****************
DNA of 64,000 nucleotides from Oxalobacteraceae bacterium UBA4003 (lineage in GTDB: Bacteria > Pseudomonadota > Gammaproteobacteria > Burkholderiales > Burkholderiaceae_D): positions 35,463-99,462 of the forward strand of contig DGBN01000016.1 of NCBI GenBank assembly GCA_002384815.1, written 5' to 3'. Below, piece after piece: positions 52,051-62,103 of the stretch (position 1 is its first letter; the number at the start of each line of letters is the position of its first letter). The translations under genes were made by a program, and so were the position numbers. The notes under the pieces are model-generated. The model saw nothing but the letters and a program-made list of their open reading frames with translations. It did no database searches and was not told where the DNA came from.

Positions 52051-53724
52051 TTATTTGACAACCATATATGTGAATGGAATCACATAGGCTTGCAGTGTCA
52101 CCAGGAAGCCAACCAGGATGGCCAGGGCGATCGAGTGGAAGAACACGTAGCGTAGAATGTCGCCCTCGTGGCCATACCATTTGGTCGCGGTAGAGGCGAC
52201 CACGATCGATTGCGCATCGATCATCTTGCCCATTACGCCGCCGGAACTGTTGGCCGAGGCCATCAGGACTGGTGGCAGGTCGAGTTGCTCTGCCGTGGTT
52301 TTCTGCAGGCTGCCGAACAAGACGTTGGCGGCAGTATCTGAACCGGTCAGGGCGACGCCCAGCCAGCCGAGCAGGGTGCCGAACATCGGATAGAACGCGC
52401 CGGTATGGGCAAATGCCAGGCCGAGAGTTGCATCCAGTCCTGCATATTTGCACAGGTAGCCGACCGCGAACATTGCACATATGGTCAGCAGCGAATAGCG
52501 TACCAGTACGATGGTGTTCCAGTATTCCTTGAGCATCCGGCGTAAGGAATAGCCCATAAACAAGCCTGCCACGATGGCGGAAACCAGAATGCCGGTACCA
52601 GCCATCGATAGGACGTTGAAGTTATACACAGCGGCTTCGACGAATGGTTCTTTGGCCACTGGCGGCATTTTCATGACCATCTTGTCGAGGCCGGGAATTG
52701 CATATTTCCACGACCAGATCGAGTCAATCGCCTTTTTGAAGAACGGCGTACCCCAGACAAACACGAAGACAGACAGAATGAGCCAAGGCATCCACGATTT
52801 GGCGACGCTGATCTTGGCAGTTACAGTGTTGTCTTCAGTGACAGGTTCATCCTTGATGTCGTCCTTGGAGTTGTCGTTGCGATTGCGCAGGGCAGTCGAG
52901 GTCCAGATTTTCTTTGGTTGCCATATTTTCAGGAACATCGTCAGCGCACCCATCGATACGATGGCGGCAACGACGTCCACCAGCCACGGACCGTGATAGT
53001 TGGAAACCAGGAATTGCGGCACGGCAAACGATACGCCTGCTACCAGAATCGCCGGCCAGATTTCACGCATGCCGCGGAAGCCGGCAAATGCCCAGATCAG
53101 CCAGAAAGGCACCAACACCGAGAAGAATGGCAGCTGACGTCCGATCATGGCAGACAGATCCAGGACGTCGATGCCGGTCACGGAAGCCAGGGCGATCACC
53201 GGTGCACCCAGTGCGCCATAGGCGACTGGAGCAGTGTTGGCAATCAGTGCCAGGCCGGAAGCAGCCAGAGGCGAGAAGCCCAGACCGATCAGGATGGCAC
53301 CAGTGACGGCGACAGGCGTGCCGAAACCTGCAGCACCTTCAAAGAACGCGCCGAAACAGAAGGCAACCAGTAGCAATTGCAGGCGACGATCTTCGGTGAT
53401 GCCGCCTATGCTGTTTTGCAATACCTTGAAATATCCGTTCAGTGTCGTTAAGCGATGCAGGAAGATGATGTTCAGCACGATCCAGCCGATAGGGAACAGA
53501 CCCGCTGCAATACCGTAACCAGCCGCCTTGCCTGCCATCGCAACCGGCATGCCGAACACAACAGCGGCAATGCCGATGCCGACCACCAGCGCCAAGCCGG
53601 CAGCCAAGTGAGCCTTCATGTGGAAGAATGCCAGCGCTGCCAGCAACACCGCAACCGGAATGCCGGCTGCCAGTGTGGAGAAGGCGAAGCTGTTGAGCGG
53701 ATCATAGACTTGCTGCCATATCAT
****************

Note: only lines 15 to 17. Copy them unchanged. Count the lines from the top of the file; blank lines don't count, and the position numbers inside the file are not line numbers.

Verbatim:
53201 GGTGCACCCAGTGCGCCATAGGCGACTGGAGCAGTGTTGGCAATCAGTGCCAGGCCGGAAGCAGCCAGAGGCGAGAAGCCCAGACCGATCAGGATGGCAC
53301 CAGTGACGGCGACAGGCGTGCCGAAACCTGCAGCACCTTCAAAGAACGCGCCGAAACAGAAGGCAACCAGTAGCAATTGCAGGCGACGATCTTCGGTGAT
53401 GCCGCCTATGCTGTTTTGCAATACCTTGAAATATCCGTTCAGTGTCGTTAAGCGATGCAGGAAGATGATGTTCAGCACGATCCAGCCGATAGGGAACAGA